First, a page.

Hahn said the fact that so many Black police chiefs have quit recently shows they are under unique pressures.
"They are all brought in as progressive police chiefs to change culture and things in the department. They are all in more liberal cities and they've all been run out of office," he said.
"I don't see any conservative police chief holding the line being run out of office. So yeah, I would say there's some uniqueness to being a Black police chief."
Jacinta Gau, an associate professor of criminal justice at the University of Central Florida, said Black police chiefs are often hired because they are seen as "reformers" who can "clean things up and alleviate or eliminate racial tensions."
Black police chiefs are believed to be able to bridge two communities historically at odds with one another.
"There is an added benefit of someone who has had that lived experience, who has connections to the community," Tracie Keesee, cofounder of the Center of Policing Equity, told Insider.
But Keesee said it's "troubling" that the public expects Black police chiefs to "change the culture within four years or overnight."
"They think the unrest that's happening in the streets is going to stop because a person of color is there. It's not going to happen," Keesee said.
Black police chiefs — like many other Black officers — also struggle with being fully accepted by these two communities.
"They face a lot of challenges that white officers do not face in part because they have these dueling identities and face discrimination within their own ranks," Gau said.
"Every Black police officer out there has been discriminated against by white police officers. They also face racism from the outside world."
Hahn said members of the Black community have called him "a sellout" and an "Uncle Tom," officers have questioned his loyalty, and white people have told him he only got the job as chief because of his race.
"If I don't use strong language in supporting an officer, I often get [comments] that I'm not supporting my officers," he said. "But if a white police chief says the same thing, they don't get that response."
"It's one thing to be disparaged because of a profession, it's a whole different thing to have your own community say you're no longer one of us, because of the shirt you wear."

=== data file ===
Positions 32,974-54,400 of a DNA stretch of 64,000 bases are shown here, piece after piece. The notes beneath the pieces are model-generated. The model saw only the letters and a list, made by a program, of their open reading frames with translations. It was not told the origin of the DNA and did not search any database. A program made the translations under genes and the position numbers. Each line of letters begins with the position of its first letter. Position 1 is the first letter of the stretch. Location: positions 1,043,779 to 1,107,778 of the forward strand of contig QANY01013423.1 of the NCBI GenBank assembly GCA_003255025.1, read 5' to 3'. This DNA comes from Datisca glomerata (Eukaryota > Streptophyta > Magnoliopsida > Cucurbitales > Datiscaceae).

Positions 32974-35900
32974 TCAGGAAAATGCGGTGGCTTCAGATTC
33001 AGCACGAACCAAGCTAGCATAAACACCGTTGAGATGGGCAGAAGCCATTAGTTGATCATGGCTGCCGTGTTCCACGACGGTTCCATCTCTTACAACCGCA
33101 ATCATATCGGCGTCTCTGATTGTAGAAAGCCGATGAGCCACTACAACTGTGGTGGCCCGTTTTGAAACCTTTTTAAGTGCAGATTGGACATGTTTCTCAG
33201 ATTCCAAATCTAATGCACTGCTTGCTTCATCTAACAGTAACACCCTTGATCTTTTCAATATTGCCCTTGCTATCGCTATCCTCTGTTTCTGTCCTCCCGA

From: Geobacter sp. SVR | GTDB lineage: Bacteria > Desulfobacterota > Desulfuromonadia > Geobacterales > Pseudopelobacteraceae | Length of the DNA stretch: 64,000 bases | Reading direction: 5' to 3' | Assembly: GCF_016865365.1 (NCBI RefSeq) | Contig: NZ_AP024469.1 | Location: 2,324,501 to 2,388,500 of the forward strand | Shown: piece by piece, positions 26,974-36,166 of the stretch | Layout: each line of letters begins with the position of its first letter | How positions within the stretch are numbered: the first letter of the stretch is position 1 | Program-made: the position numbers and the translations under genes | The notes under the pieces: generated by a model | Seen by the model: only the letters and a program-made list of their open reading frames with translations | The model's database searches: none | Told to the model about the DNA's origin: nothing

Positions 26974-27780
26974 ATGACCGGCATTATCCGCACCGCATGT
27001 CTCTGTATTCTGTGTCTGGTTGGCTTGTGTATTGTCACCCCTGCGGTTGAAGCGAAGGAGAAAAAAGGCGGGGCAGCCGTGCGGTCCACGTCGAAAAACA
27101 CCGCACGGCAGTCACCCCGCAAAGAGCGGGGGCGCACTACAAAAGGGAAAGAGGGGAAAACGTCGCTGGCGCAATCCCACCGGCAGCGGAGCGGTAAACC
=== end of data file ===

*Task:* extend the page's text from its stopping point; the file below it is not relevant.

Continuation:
"I often feel that there's a segment of our society that doesn't believe you can be Black and be a police chief, that it's in conflict. I don't believe that," Hahn said. "I'm Black when I take my uniform off. My daughters are Black, my wife is Black, my family is Black. I'm extremely proud about being Black and being a police officer, and 110% believe I can be both."
The first big test
Hahn was sworn in as police chief of Sacramento in August 2017, becoming the first Black person ever to hold the position.
His biggest challenge came seven months into the job, when he had to answer for the police shooting of a young Black man.
While investigating a report of broken vehicle glass in a neighborhood, two officers got into a foot chase with a suspect, and ended up shooting 22-year-old Stephon Clark seven times. The officers said they believed Clark was armed, but he was actually holding a phone and standing in his grandparents' backyard.
The officers — one of whom is Black — were never charged with a crime and were allowed to keep their jobs.
Hahn was generally praised for his leadership during this crisis. He released footage of the shooting within 72 hours, and changed his department's policy on foot chases.
But he wasn't without critics. When the Sacramento Police made several arrests at a protest marking the one-year anniversary of Clark's death, Rev. Shane Harris, founder of the civil-rights group People's Alliance for Justice, called for Hahn's firing.
Sacramento Bee columnist Marcos Bretón wrote that Hahn deserved "way more heat" for Clark's killing, and that Hahn had not "ironed out structural, tactical and training problems" in his department.